Twist-bend instability for toroidal DNA condensatesI. M. Kulic, D. Andrienko and M. Deserno
Max-Planck-Institut für Polymerforschung - Ackermannweg 10, 55128 Mainz, Germany
(Received 17 March 2004; accepted in final form 19 May 2004)
We propose that semiflexible polymers in poor solvent collapse in two stages. The first stage is the well-known formation of a dense toroidal aggregate. However, if the solvent is sufficiently poor, the condensate will undergo a second structural transition to a twisted entangled state, in which individual filaments lower their bending energy by additionally orbiting around the mean path along which they wind. This "topological ripening" is consistent with known simulations and experimental results. It connects and rationalizes various experimental observations ranging from strong DNA entanglement in viral capsids to the unusually short pitch of the cholesteric phase of DNA in sperm heads. We propose that topological ripening of DNA toroids could improve the efficiency and stability of gene delivery.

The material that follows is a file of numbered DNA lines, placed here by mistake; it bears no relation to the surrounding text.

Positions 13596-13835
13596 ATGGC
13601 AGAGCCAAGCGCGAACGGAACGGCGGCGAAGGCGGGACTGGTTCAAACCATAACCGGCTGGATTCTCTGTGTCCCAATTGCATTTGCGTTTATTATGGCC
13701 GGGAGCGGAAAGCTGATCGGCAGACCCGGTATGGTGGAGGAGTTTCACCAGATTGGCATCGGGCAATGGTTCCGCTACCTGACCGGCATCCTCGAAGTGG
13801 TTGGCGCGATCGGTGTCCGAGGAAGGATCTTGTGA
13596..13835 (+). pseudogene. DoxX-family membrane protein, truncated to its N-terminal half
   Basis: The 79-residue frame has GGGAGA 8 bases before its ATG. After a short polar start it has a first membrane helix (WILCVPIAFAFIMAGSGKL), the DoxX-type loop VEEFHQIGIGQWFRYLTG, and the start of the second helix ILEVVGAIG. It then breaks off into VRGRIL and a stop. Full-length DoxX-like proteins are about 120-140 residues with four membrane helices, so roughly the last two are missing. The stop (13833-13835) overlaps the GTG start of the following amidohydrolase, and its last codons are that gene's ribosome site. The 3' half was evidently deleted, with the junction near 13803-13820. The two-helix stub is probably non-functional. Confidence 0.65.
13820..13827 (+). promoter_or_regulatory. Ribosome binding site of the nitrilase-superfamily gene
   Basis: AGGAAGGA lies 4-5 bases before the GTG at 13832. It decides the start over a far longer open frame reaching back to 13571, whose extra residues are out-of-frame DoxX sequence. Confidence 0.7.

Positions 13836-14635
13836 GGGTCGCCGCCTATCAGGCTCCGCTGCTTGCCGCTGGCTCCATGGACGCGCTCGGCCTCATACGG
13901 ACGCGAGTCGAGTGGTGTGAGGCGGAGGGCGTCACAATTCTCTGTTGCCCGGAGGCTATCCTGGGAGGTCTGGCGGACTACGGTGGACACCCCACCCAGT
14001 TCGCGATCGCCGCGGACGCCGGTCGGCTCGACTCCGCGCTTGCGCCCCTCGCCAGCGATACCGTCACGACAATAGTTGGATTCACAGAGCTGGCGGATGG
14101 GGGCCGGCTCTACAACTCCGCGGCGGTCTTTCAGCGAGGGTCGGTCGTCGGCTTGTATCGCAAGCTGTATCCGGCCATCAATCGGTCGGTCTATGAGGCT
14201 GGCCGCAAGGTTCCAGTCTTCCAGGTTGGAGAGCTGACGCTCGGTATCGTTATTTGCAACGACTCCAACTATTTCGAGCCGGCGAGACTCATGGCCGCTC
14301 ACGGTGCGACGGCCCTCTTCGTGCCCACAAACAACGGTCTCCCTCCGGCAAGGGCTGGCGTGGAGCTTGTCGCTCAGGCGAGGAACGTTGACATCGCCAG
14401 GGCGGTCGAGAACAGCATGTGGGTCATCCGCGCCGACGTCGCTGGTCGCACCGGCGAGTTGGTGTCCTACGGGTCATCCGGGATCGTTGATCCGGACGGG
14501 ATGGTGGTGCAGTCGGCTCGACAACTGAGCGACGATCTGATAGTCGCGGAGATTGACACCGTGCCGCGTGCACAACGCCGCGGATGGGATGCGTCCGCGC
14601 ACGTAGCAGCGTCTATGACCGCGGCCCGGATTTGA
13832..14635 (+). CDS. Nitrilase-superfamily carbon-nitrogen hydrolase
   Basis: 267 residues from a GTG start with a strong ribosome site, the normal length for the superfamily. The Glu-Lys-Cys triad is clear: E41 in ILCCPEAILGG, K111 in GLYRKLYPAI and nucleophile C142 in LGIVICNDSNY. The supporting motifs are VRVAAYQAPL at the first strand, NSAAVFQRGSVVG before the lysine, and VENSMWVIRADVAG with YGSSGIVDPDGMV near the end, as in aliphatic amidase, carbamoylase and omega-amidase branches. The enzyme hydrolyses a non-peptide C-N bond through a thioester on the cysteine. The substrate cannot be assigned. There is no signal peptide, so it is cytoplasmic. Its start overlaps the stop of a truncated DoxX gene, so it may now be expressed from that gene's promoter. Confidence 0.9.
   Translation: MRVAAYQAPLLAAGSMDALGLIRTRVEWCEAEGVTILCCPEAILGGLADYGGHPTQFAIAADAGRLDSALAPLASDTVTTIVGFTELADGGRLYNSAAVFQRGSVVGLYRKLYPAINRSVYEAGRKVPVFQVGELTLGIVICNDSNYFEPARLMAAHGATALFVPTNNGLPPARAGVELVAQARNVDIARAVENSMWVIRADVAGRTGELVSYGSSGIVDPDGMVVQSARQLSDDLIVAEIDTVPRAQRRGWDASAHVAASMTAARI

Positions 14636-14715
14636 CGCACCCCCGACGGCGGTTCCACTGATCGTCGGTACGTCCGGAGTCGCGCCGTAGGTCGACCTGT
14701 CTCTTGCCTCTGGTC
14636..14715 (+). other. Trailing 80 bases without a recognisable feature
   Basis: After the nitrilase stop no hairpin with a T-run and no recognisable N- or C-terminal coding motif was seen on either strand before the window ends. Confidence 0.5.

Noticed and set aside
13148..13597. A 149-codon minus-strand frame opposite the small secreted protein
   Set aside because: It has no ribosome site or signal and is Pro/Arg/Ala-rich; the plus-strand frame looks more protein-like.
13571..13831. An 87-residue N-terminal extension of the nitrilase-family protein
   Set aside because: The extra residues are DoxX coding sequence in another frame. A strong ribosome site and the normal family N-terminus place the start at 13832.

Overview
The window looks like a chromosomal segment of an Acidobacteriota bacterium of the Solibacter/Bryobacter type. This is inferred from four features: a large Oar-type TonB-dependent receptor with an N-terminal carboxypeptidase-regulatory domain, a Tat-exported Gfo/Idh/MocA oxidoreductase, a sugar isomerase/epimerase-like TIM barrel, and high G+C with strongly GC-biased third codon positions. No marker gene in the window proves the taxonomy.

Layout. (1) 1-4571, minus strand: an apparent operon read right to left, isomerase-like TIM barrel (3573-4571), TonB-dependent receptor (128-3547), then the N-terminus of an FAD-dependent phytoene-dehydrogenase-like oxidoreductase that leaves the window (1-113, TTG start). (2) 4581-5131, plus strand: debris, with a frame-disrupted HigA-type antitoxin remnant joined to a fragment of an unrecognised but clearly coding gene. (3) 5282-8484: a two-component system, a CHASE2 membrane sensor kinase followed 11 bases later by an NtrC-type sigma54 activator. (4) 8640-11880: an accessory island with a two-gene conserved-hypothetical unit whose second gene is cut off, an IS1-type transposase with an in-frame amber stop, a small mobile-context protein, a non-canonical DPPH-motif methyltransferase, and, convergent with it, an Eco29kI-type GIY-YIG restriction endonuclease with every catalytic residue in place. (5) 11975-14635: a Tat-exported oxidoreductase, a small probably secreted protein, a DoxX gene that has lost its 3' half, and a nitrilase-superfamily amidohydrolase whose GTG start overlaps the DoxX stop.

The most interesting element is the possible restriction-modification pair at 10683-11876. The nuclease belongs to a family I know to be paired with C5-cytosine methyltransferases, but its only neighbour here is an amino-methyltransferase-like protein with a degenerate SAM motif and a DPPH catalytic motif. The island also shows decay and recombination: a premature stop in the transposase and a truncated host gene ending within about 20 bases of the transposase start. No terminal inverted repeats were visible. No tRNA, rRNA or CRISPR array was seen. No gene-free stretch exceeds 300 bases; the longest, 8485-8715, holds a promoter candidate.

64.70.Nd - Structural transitions in nanoscale materials.
87.15.He - Dynamics and conformational changes.
61.30.Pq - Microconfined liquid crystals: droplets, cylinders, randomly confined liquid crystals, polymer dispersed liquid crystals, and porous systems.
© EDP Sciences 2004